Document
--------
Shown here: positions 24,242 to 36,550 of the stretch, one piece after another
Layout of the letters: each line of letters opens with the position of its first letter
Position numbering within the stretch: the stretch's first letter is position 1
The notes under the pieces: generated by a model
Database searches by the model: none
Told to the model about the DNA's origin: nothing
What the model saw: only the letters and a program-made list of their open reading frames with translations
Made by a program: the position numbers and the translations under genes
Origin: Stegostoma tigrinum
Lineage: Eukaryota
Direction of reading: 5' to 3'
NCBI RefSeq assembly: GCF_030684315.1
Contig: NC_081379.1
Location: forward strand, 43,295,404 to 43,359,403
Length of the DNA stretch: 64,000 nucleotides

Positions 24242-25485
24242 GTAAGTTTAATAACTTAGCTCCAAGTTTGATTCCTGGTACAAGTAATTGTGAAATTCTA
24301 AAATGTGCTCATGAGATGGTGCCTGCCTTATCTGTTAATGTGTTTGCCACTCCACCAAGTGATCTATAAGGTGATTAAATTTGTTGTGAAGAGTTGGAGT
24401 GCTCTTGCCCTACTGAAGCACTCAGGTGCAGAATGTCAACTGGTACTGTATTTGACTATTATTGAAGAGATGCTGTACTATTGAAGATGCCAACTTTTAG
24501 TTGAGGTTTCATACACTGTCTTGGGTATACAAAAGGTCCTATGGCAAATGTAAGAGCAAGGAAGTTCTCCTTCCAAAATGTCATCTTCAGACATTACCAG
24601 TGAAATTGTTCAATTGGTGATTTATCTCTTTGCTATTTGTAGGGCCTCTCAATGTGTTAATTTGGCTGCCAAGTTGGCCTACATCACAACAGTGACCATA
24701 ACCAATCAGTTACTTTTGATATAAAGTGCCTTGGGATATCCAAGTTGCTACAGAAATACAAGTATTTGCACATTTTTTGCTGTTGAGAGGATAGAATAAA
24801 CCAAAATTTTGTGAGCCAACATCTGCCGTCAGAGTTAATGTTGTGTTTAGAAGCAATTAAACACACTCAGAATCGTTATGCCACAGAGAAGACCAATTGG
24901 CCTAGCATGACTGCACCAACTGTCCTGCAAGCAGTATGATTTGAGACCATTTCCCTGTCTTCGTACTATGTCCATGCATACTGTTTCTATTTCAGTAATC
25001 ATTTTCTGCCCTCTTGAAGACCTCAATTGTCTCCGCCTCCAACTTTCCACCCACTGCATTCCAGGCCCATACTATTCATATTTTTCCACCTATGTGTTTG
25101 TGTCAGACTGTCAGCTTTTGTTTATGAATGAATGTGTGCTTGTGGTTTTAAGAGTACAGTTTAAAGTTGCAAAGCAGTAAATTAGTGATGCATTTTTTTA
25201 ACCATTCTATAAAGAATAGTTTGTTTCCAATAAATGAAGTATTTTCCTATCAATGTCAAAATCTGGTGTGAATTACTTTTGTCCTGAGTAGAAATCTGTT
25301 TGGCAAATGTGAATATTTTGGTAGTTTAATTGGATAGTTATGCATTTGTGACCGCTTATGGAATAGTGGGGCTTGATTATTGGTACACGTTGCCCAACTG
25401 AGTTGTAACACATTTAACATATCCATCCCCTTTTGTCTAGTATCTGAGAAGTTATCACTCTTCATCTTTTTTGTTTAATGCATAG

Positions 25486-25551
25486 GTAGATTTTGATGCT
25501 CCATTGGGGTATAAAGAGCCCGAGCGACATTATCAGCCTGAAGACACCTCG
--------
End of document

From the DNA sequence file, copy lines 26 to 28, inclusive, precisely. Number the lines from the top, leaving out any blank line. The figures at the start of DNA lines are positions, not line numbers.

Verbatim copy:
25101 TGTCAGACTGTCAGCTTTTGTTTATGAATGAATGTGTGCTTGTGGTTTTAAGAGTACAGTTTAAAGTTGCAAAGCAGTAAATTAGTGATGCATTTTTTTA
25201 ACCATTCTATAAAGAATAGTTTGTTTCCAATAAATGAAGTATTTTCCTATCAATGTCAAAATCTGGTGTGAATTACTTTTGTCCTGAGTAGAAATCTGTT
25301 TGGCAAATGTGAATATTTTGGTAGTTTAATTGGATAGTTATGCATTTGTGACCGCTTATGGAATAGTGGGGCTTGATTATTGGTACACGTTGCCCAACTG